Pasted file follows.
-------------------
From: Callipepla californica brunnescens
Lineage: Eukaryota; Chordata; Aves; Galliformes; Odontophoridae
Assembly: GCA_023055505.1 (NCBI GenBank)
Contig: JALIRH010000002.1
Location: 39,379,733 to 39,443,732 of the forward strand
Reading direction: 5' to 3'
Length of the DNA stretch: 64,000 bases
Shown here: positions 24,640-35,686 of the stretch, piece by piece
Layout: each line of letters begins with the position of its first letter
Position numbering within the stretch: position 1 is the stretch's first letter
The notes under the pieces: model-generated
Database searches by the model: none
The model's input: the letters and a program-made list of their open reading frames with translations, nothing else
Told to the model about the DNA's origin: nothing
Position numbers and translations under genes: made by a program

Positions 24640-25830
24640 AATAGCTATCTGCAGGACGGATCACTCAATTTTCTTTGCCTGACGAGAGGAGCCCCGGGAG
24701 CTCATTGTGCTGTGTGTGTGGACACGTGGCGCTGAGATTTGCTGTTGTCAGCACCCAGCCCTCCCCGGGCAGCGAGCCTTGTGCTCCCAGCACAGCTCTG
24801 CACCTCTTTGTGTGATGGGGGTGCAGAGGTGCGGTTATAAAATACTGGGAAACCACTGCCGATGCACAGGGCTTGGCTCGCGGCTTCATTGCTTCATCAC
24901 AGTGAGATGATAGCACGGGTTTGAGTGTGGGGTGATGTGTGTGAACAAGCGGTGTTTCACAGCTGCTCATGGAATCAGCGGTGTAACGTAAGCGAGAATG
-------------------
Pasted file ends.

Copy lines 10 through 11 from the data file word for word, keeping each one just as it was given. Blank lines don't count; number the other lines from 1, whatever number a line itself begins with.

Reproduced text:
Position numbering within the stretch: position 1 is the stretch's first letter
The notes under the pieces: model-generated